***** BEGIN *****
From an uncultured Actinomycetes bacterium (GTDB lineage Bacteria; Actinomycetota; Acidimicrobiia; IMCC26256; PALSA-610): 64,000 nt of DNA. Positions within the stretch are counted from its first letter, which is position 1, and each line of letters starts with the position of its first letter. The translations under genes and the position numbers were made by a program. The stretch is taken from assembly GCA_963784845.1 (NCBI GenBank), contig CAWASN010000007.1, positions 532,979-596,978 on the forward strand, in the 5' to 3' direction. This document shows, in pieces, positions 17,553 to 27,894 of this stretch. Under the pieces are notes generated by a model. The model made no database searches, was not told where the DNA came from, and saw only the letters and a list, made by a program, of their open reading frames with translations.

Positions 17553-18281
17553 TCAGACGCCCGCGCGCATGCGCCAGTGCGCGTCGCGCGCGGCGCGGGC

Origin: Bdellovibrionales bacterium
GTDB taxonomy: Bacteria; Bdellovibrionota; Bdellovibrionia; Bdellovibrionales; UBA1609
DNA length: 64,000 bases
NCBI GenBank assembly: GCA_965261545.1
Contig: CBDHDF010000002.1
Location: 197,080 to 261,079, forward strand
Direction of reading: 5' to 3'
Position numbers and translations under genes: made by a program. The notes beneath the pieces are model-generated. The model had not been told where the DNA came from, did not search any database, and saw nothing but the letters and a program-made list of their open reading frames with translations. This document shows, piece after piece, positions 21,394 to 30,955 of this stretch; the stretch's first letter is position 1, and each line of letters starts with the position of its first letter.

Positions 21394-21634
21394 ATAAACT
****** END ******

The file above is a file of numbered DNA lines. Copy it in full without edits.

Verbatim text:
From an uncultured Actinomycetes bacterium (GTDB lineage Bacteria; Actinomycetota; Acidimicrobiia; IMCC26256; PALSA-610): 64,000 nt of DNA. Positions within the stretch are counted from its first letter, which is position 1, and each line of letters starts with the position of its first letter. The translations under genes and the position numbers were made by a program. The stretch is taken from assembly GCA_963784845.1 (NCBI GenBank), contig CAWASN010000007.1, positions 532,979-596,978 on the forward strand, in the 5' to 3' direction. This document shows, in pieces, positions 17,553 to 27,894 of this stretch. Under the pieces are notes generated by a model. The model made no database searches, was not told where the DNA came from, and saw only the letters and a list, made by a program, of their open reading frames with translations.

Positions 17553-18281
17553 TCAGACGCCCGCGCGCATGCGCCAGTGCGCGTCGCGCGCGGCGCGGGC

Origin: Bdellovibrionales bacterium
GTDB taxonomy: Bacteria; Bdellovibrionota; Bdellovibrionia; Bdellovibrionales; UBA1609
DNA length: 64,000 bases
NCBI GenBank assembly: GCA_965261545.1
Contig: CBDHDF010000002.1
Location: 197,080 to 261,079, forward strand
Direction of reading: 5' to 3'
Position numbers and translations under genes: made by a program. The notes beneath the pieces are model-generated. The model had not been told where the DNA came from, did not search any database, and saw nothing but the letters and a program-made list of their open reading frames with translations. This document shows, piece after piece, positions 21,394 to 30,955 of this stretch; the stretch's first letter is position 1, and each line of letters starts with the position of its first letter.

Positions 21394-21634
21394 ATAAACT